Essays on the early Irish king tales
Dan M. Wiley, editor
‘Wiley, the editor, has done an admirable job, both in the preface and in his 54-page “introduction”, in explaining the scope and problematic nature of the material. The introduction provides a contextualized catalogue of the tales, giving us both their provenance and a guide to published editions and translations', Alex Woolf, Early Medieval Europe (2013).
'A particularly fine and very accessible read on some of the sources, upon which, in addition to the Annals, we base of our understanding and knowledge of the Ireland of this early period in our history', Michael Merrigan, Ireland’s Genealogical Gazette (2008).
‘Celticists from Ireland as far west as Los Angeles provide the first survey since the 1950s of the narratives that are also known as the Historical Tales, and the Cycles of the Kings‘, Book News (August 2008).
‘This book falls neatly into two parts. It opens with an extended survey, by the editor, of the corpus of medieval Irish stories which have been variously designated ‘king tales’, ‘historical tales’, or ‘the Cycles of the Kings’…The book’s second part comprises six essays dealing with one or more king tales, or with issues affecting our understanding of such tales more generally; there is also a brief edition of a single text…each of these essays is excellent in its own right. And perhaps, simply because the book directs the reader’s attention to so much unexplored territory while leaving that territory still virtually undisturbed, it will be all the more effective as an inspiration for future research.’ John Carey, Irish Classics (2008).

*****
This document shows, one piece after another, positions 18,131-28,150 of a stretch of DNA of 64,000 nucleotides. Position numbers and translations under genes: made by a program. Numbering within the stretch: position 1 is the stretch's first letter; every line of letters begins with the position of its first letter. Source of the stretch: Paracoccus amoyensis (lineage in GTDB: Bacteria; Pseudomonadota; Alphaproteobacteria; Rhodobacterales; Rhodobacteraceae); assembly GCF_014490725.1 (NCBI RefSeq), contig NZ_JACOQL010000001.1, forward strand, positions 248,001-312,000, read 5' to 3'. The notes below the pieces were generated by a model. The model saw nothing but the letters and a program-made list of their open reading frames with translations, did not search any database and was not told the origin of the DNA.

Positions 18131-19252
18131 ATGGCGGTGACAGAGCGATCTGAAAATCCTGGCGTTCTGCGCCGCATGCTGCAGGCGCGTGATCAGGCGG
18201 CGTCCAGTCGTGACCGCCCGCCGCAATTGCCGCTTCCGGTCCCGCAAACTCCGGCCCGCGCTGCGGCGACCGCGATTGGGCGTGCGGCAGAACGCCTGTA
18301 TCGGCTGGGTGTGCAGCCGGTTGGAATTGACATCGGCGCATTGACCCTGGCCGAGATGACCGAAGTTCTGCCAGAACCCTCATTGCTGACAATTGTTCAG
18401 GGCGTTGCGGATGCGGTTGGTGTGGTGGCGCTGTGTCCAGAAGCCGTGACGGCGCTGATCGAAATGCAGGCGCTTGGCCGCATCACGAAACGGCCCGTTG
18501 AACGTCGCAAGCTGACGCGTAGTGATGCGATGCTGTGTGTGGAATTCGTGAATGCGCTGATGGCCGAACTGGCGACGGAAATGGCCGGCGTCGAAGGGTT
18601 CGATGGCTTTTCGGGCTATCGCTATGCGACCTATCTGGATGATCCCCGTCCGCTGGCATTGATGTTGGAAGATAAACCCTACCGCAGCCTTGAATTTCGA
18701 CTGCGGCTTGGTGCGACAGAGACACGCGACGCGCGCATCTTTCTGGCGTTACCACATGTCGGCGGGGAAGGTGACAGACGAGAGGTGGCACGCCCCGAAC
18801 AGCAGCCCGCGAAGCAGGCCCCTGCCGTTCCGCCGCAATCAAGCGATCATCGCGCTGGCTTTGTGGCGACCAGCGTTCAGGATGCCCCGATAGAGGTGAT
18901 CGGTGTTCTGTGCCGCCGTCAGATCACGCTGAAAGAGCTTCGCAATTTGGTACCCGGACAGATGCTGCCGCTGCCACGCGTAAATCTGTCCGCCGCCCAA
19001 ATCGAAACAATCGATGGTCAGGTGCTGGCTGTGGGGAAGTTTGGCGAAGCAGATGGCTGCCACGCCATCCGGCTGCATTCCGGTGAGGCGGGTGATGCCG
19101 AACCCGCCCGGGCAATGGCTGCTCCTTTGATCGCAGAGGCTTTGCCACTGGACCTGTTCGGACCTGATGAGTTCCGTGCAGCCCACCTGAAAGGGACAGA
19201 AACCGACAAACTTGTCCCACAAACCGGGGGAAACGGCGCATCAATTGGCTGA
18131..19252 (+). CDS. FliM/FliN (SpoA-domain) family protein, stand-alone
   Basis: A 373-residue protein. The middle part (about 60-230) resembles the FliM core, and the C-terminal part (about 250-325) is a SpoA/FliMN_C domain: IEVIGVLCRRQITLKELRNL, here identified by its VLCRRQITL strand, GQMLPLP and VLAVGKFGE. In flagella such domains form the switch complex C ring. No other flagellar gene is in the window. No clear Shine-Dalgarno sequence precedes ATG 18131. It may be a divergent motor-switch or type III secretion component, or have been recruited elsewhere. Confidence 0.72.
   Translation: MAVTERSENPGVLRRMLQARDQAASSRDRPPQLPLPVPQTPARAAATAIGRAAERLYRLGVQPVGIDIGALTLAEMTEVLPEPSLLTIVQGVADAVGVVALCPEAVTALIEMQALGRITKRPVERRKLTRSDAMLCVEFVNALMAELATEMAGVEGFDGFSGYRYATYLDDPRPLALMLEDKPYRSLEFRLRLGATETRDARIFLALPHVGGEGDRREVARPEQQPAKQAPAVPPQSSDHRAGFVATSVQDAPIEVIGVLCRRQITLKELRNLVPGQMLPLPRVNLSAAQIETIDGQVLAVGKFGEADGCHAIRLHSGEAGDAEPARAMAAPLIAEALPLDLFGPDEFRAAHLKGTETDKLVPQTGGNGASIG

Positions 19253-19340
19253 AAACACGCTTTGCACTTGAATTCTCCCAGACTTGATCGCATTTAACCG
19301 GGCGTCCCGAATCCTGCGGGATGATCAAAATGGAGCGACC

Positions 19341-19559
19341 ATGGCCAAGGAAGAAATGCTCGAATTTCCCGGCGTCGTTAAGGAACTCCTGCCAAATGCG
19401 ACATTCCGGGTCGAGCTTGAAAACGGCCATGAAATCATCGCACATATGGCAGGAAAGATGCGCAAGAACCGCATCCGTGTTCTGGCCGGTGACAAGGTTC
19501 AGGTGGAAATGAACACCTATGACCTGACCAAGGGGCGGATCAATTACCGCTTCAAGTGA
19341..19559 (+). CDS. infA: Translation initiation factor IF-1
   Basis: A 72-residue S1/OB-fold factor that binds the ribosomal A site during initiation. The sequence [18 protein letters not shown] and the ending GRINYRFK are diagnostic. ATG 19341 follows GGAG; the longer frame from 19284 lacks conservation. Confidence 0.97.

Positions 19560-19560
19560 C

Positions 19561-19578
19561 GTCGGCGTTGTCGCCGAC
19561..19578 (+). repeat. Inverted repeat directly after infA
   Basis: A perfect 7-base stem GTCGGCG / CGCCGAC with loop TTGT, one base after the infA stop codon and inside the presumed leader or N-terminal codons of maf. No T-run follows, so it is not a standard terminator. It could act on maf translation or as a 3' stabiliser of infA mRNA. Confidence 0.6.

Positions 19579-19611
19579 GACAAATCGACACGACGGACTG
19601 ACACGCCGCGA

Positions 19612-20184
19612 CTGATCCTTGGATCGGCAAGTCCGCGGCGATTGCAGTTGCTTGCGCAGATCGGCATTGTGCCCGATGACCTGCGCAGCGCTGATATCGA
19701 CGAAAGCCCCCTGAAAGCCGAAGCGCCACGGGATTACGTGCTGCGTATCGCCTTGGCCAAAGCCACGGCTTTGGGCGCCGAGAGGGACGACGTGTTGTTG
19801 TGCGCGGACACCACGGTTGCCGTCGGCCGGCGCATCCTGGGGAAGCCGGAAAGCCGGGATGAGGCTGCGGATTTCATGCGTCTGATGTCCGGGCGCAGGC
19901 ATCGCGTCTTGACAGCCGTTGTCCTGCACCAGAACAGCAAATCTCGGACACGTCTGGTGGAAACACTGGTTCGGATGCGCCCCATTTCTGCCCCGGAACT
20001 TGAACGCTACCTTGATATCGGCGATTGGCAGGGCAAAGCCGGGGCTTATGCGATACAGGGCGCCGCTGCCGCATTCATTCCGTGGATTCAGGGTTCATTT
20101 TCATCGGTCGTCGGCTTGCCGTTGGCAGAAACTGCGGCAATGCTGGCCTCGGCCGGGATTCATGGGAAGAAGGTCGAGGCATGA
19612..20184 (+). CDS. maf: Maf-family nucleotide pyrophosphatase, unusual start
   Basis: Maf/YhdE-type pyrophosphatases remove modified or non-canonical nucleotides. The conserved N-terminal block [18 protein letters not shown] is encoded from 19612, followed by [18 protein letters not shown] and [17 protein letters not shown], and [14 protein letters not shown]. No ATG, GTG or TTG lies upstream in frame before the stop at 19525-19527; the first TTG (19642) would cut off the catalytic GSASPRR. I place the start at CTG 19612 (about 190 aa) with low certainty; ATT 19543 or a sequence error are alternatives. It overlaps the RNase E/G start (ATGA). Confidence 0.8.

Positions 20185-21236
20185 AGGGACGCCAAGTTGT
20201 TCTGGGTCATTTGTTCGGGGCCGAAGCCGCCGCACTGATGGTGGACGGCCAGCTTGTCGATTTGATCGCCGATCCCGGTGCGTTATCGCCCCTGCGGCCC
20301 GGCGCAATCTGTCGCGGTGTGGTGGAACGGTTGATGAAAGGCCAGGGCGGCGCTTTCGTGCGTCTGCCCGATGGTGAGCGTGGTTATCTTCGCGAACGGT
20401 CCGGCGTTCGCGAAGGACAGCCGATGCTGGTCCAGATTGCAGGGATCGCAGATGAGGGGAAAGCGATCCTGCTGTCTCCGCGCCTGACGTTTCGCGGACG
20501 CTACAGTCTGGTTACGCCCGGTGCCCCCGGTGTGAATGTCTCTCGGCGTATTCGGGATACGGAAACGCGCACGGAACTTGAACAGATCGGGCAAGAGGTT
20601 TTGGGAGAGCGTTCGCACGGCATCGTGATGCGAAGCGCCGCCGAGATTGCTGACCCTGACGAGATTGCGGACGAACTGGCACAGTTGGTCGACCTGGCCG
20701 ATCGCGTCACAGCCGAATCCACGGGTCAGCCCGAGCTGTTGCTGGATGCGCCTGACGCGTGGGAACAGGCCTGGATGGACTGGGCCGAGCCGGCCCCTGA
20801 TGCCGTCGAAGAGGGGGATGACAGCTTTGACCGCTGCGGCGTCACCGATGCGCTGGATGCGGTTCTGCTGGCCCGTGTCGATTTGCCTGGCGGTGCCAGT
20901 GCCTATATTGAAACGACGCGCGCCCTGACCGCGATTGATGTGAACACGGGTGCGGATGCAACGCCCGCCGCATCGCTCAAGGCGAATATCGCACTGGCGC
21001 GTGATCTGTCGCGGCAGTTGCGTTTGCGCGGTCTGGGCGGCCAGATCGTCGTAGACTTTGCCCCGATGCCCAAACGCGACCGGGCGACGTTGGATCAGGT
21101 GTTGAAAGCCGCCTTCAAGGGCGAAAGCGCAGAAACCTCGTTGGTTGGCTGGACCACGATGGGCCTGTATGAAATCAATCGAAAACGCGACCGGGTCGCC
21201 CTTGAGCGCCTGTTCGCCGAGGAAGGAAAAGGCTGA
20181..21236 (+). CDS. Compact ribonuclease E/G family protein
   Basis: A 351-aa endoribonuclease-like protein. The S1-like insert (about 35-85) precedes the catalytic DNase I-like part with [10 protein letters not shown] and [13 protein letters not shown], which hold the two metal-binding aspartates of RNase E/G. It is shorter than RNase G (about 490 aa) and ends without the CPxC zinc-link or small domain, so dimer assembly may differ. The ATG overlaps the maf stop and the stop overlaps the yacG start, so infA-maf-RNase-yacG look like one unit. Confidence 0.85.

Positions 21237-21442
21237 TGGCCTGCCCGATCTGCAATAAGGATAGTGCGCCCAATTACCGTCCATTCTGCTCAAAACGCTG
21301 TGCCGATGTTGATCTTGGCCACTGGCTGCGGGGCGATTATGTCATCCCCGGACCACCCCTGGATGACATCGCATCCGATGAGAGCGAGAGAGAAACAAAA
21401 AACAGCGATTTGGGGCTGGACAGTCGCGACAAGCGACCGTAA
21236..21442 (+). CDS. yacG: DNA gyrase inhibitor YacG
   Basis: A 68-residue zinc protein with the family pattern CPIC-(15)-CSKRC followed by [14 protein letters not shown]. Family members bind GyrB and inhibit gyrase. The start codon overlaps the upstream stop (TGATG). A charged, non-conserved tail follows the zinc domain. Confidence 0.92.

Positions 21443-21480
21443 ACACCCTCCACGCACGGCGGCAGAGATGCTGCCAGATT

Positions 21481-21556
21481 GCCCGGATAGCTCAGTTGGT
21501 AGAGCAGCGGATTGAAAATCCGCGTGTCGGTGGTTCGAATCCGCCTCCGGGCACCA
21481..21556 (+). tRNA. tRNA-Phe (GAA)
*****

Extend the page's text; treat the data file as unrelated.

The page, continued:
‘This is a very welcome contribution. It presents an impressive range and richness of material. Each essay makes interesting reading and testifies to the high quality of work being done by the contributors in the areas covered. It will be a very useful resource in the study of early Irish history and literature', Uáitéar Mac Gearailt, Studia Hibernica (2008/9).
‘… adds much to our understanding of the early Irish king tales, and will be of great interest to scholars. It will doubtless encourage future research and debate on the topic', Róisín McLaughlin, Irish Historical Studies (Nov. 2009).